“If we win,” called out Dr. Brad Warner, head of the robotics division, “what will happen
afterward? What will we do? Where will we go?”
Jethro sighed and slumped his shoulders. “For me this is the most difficult part of the future.
Because I will ask something of you all…that nobody wants to do. Because we all love it here so much,
sharing our dreams and research with the most interesting people in the world every day.”
Jethro took a deep breath, “I will ask you to leave Transhumania. In the next few weeks, each of
you will be receiving a personalized pamphlet with details. In short, once we win, I will request that
most of you return to your former homelands. Or wherever you best fit. You will have a choice, of
course, to do as you desire and go where you like, and take the wealth you’ve earned. Nevertheless, in
the best interest of the transhuman mission, I feel it expedient to appoint you as interim leaders of your
birth nations and its major cities. Many of you will also oversee massive new science projects that only
the resources of individual continents can foster. Others of you will be asked to found and build new
universities and educational institutes, some of which will become the largest, most populated learning
centers in the world.
"It is my hope that in your new appointments, you will seed and cultivate a surplus of amazing
new transhuman projects to fruition for us all. As incentive to accept these new duties asked of you,
your compensation packages will be staggering. I aim to make each and every one of you—as well as
all other citizens on Transhumania—some of the richest and most powerful people in the world.”
Murmurs erupted in the crowd, until Dr. Mohamed Abrim, the Iranian Nobel Prize-winning
chemist, stood up and asked, “What of our research and discoveries? What will happen to all our
advancements and hard work here?”
“On your journey back to your homelands and new posts,” Jethro said, “you will take the
inventions, technologies, discoveries, and new fields of science we've created here and share them.
Share them all: the cures for cancers, the anti-aging innovations, the aerospace advancements, the
biotech tissues, the neurotech enhancements, the microchip improvements, the robotic technologies;
anything and everything that will kick-start their economies, spawn new commerce, and enhance our
relations with the world’s people. You will be the visionaries and leaders who make our greater future
possible. You will launch a new era, all under the Transhumanian flag.
“Earth, and human habitation of it, will be redesigned. It will no longer be many different countries
with different cultures on different continents, but one committed transhuman alliance. It will be
transformed into one global civilization bound to advancing science—one great transhuman planet.
There will be no more sovereign nations, only Transhumania. Our transhuman goals will be the same as
before; there will just be a lot more people working towards them, and a lot more resources to help us
achieve success.”


Four months later, after sanctioning trade, freezing accounts, and issuing threats against
Transhumania and its citizens proved largely ineffective, A10 governments decided to pursue far
harsher action to control the rogue nation. At the urging of Senator Gregory Michaelson, Reverend
Belinas, and the President of the United States, America recommended that all A10 countries convene
in Europe to create and sign a bold new decree. In a highly publicized meeting in Brussels, the ten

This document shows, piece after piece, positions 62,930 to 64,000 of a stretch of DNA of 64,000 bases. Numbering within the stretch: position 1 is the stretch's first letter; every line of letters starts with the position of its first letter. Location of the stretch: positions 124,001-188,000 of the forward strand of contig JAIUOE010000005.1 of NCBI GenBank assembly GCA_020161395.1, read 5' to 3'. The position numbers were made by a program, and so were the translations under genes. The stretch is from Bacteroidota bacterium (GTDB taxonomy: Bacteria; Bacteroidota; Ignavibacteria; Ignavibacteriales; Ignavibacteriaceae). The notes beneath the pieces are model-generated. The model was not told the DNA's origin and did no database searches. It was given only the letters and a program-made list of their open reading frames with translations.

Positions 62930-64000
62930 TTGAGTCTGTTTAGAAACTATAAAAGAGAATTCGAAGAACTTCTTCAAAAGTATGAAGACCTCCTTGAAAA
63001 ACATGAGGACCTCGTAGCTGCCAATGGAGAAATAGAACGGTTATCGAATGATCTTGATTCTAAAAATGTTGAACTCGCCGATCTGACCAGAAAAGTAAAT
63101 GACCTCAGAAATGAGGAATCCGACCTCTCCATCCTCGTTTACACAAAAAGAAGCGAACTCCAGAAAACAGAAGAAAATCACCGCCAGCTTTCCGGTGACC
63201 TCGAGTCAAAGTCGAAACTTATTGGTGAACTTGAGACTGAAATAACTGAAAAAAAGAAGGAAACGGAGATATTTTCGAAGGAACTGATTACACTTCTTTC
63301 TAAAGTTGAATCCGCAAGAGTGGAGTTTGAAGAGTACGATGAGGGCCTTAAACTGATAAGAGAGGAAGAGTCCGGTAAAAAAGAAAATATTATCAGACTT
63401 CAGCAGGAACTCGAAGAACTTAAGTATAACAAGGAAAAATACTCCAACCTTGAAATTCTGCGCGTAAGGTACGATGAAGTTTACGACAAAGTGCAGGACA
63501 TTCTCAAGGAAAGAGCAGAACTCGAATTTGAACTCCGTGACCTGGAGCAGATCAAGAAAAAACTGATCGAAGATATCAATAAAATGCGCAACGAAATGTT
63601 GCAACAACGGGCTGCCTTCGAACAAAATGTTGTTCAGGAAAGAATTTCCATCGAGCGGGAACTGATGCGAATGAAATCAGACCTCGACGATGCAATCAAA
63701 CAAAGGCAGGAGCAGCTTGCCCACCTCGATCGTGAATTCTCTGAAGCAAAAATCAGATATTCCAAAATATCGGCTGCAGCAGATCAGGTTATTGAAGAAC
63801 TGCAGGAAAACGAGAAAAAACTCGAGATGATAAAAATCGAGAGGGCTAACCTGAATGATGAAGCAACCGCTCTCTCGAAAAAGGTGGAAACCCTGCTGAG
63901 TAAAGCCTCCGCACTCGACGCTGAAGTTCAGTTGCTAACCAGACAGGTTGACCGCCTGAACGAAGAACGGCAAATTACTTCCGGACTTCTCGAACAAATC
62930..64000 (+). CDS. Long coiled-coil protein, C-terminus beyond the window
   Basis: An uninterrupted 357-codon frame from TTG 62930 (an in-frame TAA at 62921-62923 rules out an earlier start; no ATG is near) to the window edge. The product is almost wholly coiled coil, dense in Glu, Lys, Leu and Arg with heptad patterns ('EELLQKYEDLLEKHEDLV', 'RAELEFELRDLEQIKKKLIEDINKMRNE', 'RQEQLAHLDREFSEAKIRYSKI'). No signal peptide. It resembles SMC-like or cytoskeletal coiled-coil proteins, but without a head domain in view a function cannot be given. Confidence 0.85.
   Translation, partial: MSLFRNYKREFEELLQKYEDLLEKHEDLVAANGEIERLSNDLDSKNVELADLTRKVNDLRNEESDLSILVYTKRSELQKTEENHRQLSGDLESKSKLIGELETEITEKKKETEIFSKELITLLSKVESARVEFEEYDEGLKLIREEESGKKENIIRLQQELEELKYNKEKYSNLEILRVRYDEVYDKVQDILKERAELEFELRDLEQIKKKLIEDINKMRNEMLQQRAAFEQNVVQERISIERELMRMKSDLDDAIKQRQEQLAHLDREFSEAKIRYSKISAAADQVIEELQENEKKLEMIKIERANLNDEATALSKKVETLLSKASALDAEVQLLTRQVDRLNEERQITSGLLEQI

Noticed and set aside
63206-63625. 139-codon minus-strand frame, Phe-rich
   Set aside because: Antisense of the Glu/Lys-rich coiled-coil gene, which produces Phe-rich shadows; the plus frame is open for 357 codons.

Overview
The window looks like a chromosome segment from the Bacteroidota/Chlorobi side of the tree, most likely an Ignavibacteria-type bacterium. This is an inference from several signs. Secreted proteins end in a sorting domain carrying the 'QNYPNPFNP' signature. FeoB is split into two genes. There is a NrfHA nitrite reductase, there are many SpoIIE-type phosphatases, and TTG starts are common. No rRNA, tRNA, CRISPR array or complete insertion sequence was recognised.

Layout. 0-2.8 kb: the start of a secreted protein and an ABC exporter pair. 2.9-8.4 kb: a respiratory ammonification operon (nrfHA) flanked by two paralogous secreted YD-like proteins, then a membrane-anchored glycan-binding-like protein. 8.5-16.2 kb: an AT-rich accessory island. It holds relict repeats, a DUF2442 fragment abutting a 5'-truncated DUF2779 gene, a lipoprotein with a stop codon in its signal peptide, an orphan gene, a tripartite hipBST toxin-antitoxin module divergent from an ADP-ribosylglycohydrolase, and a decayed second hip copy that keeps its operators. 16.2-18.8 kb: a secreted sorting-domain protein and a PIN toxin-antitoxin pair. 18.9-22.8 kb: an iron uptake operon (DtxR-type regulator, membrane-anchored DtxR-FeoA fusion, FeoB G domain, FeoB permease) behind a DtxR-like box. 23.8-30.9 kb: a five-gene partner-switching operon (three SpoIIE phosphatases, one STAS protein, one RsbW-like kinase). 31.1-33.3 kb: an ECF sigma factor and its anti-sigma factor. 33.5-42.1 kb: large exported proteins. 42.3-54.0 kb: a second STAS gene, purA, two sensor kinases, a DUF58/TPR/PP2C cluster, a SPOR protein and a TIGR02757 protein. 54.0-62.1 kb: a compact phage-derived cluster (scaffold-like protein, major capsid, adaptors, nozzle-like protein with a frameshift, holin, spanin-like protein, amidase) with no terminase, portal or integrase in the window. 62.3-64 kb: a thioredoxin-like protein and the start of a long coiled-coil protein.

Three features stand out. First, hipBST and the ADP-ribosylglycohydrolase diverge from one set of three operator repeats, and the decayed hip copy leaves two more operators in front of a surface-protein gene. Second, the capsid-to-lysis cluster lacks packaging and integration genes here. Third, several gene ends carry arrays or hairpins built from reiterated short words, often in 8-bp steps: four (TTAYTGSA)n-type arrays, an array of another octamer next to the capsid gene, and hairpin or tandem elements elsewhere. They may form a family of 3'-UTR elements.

countries unanimously voted to issue a formal ultimatum—for the protection of humanity they
insisted—to collectively monitor and regulate the activities and research on Transhumania. Moreover,
they determined their collective legal right to stop transhuman experiments discovered to be crimes
against the greater good of the human race. If Transhumania didn’t comply, then the A10, through a
resolution with the United Nations, retained the right to declare war and use military force to
accomplish their objectives.
The following day, the ultimatum was crafted into a letter and addressed to Jethro Knights and
Transhumania. The letter was signed by all leaders of the A10. Numerous other countries around the
world also issued their support and consent when requested by the A10. The letter was sent via Chinese
Government courier to Transhumania.
Jethro was working at his desk in his residence, dictating to his computer, when the computerized
intercom announced, “Dr. Preston Langmore is here to see you, Mr. Knights.”
“Okay, let him in,” snapped Jethro, annoyed to be interrupted.
Langmore quickly walked in, holding up the sealed letter in his hand.
“Well, here it is, Jethro,” he said, looking pale and nervous.
“Oh come on, Preston. We already know what it says. We don’t need to read it. It says: Dear
Transhumanists: We’re afraid of you. We don’t like being afraid. We’re a super-ape race. We worship
omnipotent gods and pink elephants flying around in the sky, which we can't really see but can create
very elaborately in our minds and cultures anyway. And why don't you join us and be a super-ape too?
Otherwise, if you don't, we’ll beat you up.”
“Yes, probably something like that.”
“Open it. Pin it up somewhere. Maybe at one of the restaurants downstairs. Or better yet, sell it on
the Internet to fund some research. It might bring in some drachma.”
“Jethro, this is serious,” Langmore insisted.
“Yes, I know it is, but be quiet now. I’m just finishing the final section of my essay, The Morality
of a Machine. This is one of the last moments I'll get to write in peace, possibly for years.”
Langmore opened the A10 letter and read the contents aloud. Jethro tensed up, staring at his
computer screen, but not registering anything he saw. He was carefully listening to the semantics of the
letter's language, hoping there might be another way.
There was not.